causes, consequences, and costs of war and militarism martin donohoe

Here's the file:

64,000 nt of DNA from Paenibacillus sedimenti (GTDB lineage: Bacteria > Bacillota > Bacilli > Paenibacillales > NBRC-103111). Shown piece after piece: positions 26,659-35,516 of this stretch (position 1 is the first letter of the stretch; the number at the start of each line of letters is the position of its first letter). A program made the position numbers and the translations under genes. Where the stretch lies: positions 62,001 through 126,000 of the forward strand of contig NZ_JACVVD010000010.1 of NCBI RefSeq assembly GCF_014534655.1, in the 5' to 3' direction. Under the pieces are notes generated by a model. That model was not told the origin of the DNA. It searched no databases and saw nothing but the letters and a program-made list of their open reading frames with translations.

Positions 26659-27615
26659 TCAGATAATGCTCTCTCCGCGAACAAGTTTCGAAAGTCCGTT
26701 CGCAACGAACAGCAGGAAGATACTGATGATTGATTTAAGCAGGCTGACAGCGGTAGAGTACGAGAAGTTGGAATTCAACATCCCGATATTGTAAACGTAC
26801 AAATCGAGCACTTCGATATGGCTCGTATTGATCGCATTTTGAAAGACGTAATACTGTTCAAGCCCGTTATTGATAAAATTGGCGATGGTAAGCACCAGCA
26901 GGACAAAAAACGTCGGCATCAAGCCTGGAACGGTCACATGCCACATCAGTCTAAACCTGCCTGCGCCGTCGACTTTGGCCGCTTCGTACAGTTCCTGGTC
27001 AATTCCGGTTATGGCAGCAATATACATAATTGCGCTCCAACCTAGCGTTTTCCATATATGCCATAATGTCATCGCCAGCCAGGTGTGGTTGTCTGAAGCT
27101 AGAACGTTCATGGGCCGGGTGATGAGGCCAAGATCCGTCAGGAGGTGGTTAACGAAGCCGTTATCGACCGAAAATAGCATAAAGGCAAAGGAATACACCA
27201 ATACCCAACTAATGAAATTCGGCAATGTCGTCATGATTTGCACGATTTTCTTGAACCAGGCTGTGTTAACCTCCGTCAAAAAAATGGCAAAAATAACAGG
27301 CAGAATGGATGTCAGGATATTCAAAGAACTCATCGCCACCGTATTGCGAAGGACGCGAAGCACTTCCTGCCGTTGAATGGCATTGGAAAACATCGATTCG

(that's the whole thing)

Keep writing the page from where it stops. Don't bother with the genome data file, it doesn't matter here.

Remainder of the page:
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Causes, Consequences, and Costs of War and Militarism Martin Donohoe Slide 2 Contemporary Wars 250 wars in the 20 th Century 72 million lives lost in 20 th Century wars, another 52 million through genocides Incidence of war rising since 1950 Slide 3 Epidemiology of Warfare Deaths in war: 17 th Century = 19/million population 18 th Century = 19/million population 19 th Century = 11/million population 20 th Century = 183/million population Increasing casualties to civilians 85-90% in 20 th Century (vs. 10% late 19 th Century) Slide 4 War Deaths, 1945-2010 Slide 5 War Deaths Korean War: 3 million Vietnam War: 1.7 million Iran-Iraq War: 700,000 Soviet War in Afghanistan: 1.5 million Second Congo War: 3.8 million Second Sudanese Civil War: 1.9 million Slide 6 War Deaths (as of 5/5/13) First Gulf War: 105,000 military and 110,000 civilian deaths (almost all Iraqis) Second Iraq War: 4,488 U.S. soldiers; over 17,000 Iraqi military U.S. Afghan War: 2220 U.S. soldiers; approximately 1,100 coalition forces Slide 7 Iraq and Afghanistan Wars Civilian deaths 193,000 violent; 1 -1.5 million indirect Financial cost: $1.5-5 trillion (est.) Higher estimate includes fighting, rebuilding, veterans health care, economic losses, etc. Slide 8 Iraq and Afghanistan Wars More US soldiers have committed suicide than have died in Afghan War Veteran health care needs massive (TBI, psychiatric disorders, etc.) 26% of Iraq and Afghanistan veterans are uninsured and not part of the VA health care system Young veterans: believe war in Afghanistan was not worth fighting; 60% for Iraq War Slide 9 Contemporary Warfare 20 th Century: Chemical and biological weapons Small arms 90% of the 300,000 yearly deaths from violent conflict Land mines 24,000 deaths/yr, tens of thousands more disabled Slide 10 Contemporary Warfare 20 th Century: 300,000 child soldiers 10.5 million refugees; 27 million internally displaced persons Predator drones Weaponization of space Cyberwar Slide 11 Atomic Weapons Today Approximately 23,360 nuclear weapons at 11 sites in 14 countries (1/2 active or operationally-deployed) 5,200 active U.S. warheads today (more than on hair-trigger alert); 8,000 in Russia Several thousand megatons (100,000 Hiroshimas) Slide 12 Colonial Exploitation Christopher Columbus log entry upon meeting the Arawaks of the Bahamas: Theybrought usmanythingsThey willingly traded everything they ownedThey do not bear armsThey would make fine servantsWith fifty men we could subjugate them all and make them do whatever we want. Slide 13 Colonial Exploitation Cecil Rhodes (Rhodesia, Rhodes Scholarship, DeBeers Mining Company): We must find new lands from which we can easily obtain raw materials and at the same time exploit the cheap slave labour that is available from the natives of the colonies. The colonies would also provide a dumping ground for the surplus goods produced in our factories. Slide 14 Exploitation leads to: Maldistribution of wealth and resources Environmental degradation Wars Slide 15 Consequences of War Deaths, injuries, psychological sequelae Collapse of health care system (affecting those with acute and chronic illnesses) Famine Slide 16 Consequences of War Environmental degradation Refugees, migrants, internally-displaced persons Increasing poverty and debt All lead to recurrent cycles of violence Slide 17 Environmental Consequences of Militarization U.S. Military: Worlds single largest polluter 8% of global air pollution 2-11% of raw material use Almost all high and low level radioactive waste Slide 18 Violence Against Women Common among U.S. servicewomen A deployed female soldier is more likely to be raped by a fellow soldier than killed by enemy fire Rape in war widespread, often genocidal Some refugee camps unsafe Slide 19 Violence and Rape in War Occurs against backdrop of ongoing societal forms of violence against women Legal, educational, social, and political marginalization Slide 20 Status of Women Worldwide: Women do 67% of the worlds work Receive 10% of global income Own 1% of all property U.S.: Women earn 79 cents/$1 men Slide 21 Poverty and Hunger US: 15% of residents and 22% of children live in poverty Rates of poverty in Blacks and Hispanics = 2X Whites Poverty associated with worse physical and mental health Slide 22 The State of U.S. Health Care 49 million uninsured patients Est. 51,000 deaths/year due to lack of health insurance US ranks near the bottom among westernized nations in life expectancy and infant mortality Racial disparities in coverage, processes, and outcomes of care Slide 23 Headline from The Onion Uninsured Man Hopes His Symptoms Diagnosed This Week On House Slide 24 Worldwide Poverty 1 billion people lack access to clean drinking water 3 billion lack adequate sanitation services Hunger-related causes kill as many people in 8 days as the atomic bomb killed at Hiroshima Slide 25 Maldistribution of Wealth Top 250 billionaires worldwide worth $1 trillion, the combined income of bottom 2.5 billion people (45% of worlds population) U.S: Richest 1% of the population owns 40% of the countrys wealth -poorest 80% own 7% -widest gap of any industrialized nation Slide 26 Overconsumption (Affluenza) U.S. = 6.3% of worlds population Owns 50% of the worlds wealth U.S. responsible for: 25% of worlds energy consumption 33% of paper use 72% of hazardous waste production Slide 27 Income Inequality Kills Higher income inequality is associated with increased morbidity and mortality at all per capita income levels Slide 28 Maldistribution of Wealth is Deadly 880,000 deaths/yr in U.S. would be averted if the country had an income gap like Western European nations, with their stronger social safety nets BMJ 2009;339:b4471 Slide 29 Voltaire The comfort of the rich rests upon an abundance of the poor Slide 30 Hudson River, 2009 Slide 31 Primo Levi A country is considered the more civilized the more the wisdom and efficiency of its laws hinder a weak man from becoming too weak or a powerful one too powerful. Slide 32 World Military Spending (2012) ($1.8 trillion in 2012; U.S. 34% of total) Slide 33 U.S. Discretionary Spending (2012) Slide 34 War and Peace World military budget 230X what the UN spends on peacekeeping US: Largest arms supplier $66 billion in annual sales (2011) = of global market Russia second with $5 billion in annual sales Profits at top 5 defense firms up 450% since 2002 Greatest debtor to U.N. (including U.N. peacekeeping fund) Slide 35 Slide 36 Military Spending and Jobs $1 billion in military spending generates 11,200 jobs 15,1000 in consumer goods production 16,800 in green energy development 17,200 in health care 26,700 in education Slide 37 Skewed Priorities The world spends $1.7 trillion/year on military goods and services For 25% of this, we could: Eliminate starvation and malnutrition Provide shelter for all Eliminate illiteracy Provide clean and safe water Prevent soil erosion Slide 38 Skewed Priorities Prevent global warming Stop deforestation Aid all refugees Retire developing nations debt Provide clean, safe energy (through efficiency and renewables) Slide 39 Skewed Priorities Prevent acid rain Fix the ozone hole Stabilize world population Provide basic universal health care and AIDS control Eliminate nuclear weapons and land mines Slide 40 DOD Announcement (September, 2011) Pentagon Lacks Funding to Fix Public Schools on Military Bases Slide 41 Dwight Eisenhower Every gun that is made, every rocket fired, signifies in the final sense a theft from those who hunger and are not fed, those who are cold and not clothed Slide 42 Martin Luther King A nation that continues year after year to spend more money on military defense than on programs of social uplift is approaching spiritual death. Slide 43 Foreign Aid In total dollars: U.S. #1 As a % of GDP, U.S. ranks 21 st among the worlds wealthiest nations U.S. Aid: Over 1/3 military, 1/4 economic, 1/3 for food and development Most U.S. aid benefits U.S. corporations Slide 44 Foreign Aid Americans think that 24% of the federal budget goes toward foreign aid 0.19% of the total federal budget, vs. UN target of 0.7% Slide 45 U.S. Charitable Giving 2.5% of income 2.9% at height of Great Depression Slide 46 The US: Rogue Nation History: Native Americans, slavery, current excesses, disparities and injustices Co-opting Nazi and Japanese WWII scientists Minimum 277 troop deployments by the US in its 225+ year history Over 1,000 bases worldwide today (737 in other 69 other countries) 54 countries helped facilitate CIAs secret detention, rendition, and interrogation program Slide 47 The US: Rogue Nation Since the end of WWII, the US has bombed: China, Korea, Indonesia, Cuba, Guatemala, Congo, Peru, Vietnam, Laos, Cambodia, Nicaragua, El Salvador, Grenada, Libya, Panama, Afghanistan, Sudan, Yugoslavia, and Iraq Slide 48 The US: Rogue Nation Conservative estimate = 8 million killed US invasions/bombings often largely at behest of corporate interests Drone strikes on allied/other nations and on U.S. citizens Continued funding of the Western Hemisphere Institute for Security Cooperation Slide 49 International Non- Cooperation/Isolationism Failure to sign or approve: Kyoto Protocol on Climate Change Convention on the Prohibition of Anti- Personnel Land Mines Convention on Cluster Munitions Comprehensive Nuclear Test Ban Treaty Slide 50 International Non- Cooperation/Isolationism Failure to sign or approve: Convention on the Rights of the Child Convention on the Elimination of Discrimination Against Women Convention on Economic, Social and Cultural Rights Convention for the Suppression of Traffic in Persons UN Convention on the Rights of Disabled Persons Slide 51 The US: Rogue Nation Failure to follow World Court Decisions Failure to recognize International Criminal Court Slide 52 Solutions Activism (PSR, IPPNW, etc.) Education (AP